a1 Methodist Research Institute, Clarian Health Partners, 1800 N. Capitol Avenue, Indianapolis, IN 46202, USA
a2 Research and Development, Abbott Nutrition, Abbott Laboratories, Columbus, OH 43215, USA
Muscle wasting or cachexia is caused by accelerated muscle protein breakdown via the ubiquitin–proteasome complex. We investigated the effect of curcumin c3 complex (curcumin c3) on attenuation of muscle proteolysis using in vitro and in vivo models. Our in vitro data indicate that curcumin c3 as low as 0·50 μg/ml was very effective in significantly inhibiting (30 %; P < 0·05) tyrosine release from human skeletal muscle cells, which reached a maximum level of inhibition of 60 % (P < 0·05) at 2·5 μg/ml. Curcumin c3 at 2·5 μg/ml also inhibited chymotrypsin-like 20S proteasome activity in these cells by 25 % (P < 0·05). For in vivo studies, we induced progressive muscle wasting in mice by implanting the MAC16 colon tumour. The in vivo data indicate that low doses of curcumin c3 (100 mg/kg body weight) was able to prevent weight loss in mice bearing MAC16 tumours whereas higher doses of curcumin c3 (250 mg/kg body weight) resulted in approximately 25 % (P < 0·05) weight gain as compared with the placebo-treated animals. Additionally, the effect of curcumin c3 on preventing and/or reversing cachexia was also evident by gains in the weight of the gastrocnemius muscle (30–58 %; P < 0·05) and with the increased size of the muscle fibres (30–65 %; P < 0·05). Furthermore, curcumin inhibited proteasome complex activity and variably reduced expression of muscle-specific ubiquitin ligases: atrogin-1/muscle atrophy F-box (MAFbx) and muscle RING finger 1 (MURF-1). In conclusion, oral curcumin c3 results in the prevention and reversal of weight loss. The data imply that curcumin c3 may be an effective adjuvant therapy against cachexia.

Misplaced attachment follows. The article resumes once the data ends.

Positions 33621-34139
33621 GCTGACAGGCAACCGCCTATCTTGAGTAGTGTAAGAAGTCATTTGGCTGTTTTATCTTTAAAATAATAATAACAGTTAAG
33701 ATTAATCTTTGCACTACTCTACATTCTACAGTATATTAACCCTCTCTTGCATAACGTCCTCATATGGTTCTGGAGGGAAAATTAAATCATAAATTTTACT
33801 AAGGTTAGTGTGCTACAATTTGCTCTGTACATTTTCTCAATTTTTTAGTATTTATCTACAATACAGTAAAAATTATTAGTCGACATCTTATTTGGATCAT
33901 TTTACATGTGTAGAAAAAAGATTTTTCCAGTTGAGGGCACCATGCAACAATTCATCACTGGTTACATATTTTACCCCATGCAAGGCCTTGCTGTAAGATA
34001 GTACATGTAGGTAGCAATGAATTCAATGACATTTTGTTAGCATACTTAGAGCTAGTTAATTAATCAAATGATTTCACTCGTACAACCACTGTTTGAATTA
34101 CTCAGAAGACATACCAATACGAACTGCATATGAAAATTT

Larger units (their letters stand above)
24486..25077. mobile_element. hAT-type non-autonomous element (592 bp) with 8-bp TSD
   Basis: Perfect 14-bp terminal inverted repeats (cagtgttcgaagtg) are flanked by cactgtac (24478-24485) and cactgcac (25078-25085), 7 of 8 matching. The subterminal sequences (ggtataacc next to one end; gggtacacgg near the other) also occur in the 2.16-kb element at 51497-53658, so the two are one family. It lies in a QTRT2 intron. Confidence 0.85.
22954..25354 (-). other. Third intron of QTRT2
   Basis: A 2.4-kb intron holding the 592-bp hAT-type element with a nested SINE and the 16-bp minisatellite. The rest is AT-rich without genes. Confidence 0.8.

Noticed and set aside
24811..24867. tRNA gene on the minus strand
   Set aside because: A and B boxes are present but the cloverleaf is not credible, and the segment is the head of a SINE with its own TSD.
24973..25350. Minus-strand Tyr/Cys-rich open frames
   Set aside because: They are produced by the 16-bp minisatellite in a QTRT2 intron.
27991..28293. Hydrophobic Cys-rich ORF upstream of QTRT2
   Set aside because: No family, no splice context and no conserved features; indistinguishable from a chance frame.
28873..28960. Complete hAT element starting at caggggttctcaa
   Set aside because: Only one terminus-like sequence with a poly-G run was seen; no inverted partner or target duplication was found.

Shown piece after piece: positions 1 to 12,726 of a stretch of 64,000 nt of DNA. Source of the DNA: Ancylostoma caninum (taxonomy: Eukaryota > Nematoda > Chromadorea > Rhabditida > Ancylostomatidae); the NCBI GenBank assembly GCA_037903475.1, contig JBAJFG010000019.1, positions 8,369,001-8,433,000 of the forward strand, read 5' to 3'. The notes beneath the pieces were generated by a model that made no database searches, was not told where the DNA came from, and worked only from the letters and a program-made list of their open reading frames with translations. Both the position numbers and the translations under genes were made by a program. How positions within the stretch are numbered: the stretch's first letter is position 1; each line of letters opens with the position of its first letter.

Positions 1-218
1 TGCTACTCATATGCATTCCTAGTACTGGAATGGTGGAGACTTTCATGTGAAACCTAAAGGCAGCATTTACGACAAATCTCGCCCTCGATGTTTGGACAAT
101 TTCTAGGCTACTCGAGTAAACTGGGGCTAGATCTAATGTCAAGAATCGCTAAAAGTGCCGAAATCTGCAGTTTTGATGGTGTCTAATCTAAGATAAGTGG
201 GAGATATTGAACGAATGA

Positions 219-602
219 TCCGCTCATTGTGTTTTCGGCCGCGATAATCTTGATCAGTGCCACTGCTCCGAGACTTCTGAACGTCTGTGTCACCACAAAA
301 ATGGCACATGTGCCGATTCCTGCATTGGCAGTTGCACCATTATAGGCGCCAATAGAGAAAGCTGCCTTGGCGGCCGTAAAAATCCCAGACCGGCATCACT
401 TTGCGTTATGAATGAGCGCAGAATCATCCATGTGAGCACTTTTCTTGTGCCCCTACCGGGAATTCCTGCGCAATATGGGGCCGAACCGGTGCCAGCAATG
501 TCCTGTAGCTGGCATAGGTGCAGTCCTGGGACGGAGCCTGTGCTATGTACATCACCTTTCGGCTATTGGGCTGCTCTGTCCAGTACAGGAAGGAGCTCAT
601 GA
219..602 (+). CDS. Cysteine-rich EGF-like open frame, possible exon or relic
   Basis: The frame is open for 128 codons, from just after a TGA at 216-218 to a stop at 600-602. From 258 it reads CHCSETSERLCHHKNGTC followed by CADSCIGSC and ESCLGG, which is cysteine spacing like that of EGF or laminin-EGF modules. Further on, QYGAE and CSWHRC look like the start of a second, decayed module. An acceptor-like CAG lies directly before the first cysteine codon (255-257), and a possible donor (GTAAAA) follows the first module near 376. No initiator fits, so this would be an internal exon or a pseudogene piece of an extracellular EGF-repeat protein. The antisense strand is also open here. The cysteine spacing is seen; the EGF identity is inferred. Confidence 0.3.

(Received October 17 2008)
(Revised March 18 2009)
(Accepted March 19 2009)
(Online publication April 27 2009)
Abbreviations: LPS, lipopolysacchride; MAFbx, muscle atrophy F-box; MURF-1, muscle RING finger 1; SkBM, Skeletal Muscle Cell Basal Medium; Tris, 2-amino-2-hydroxymethyl-propane-1,3-diol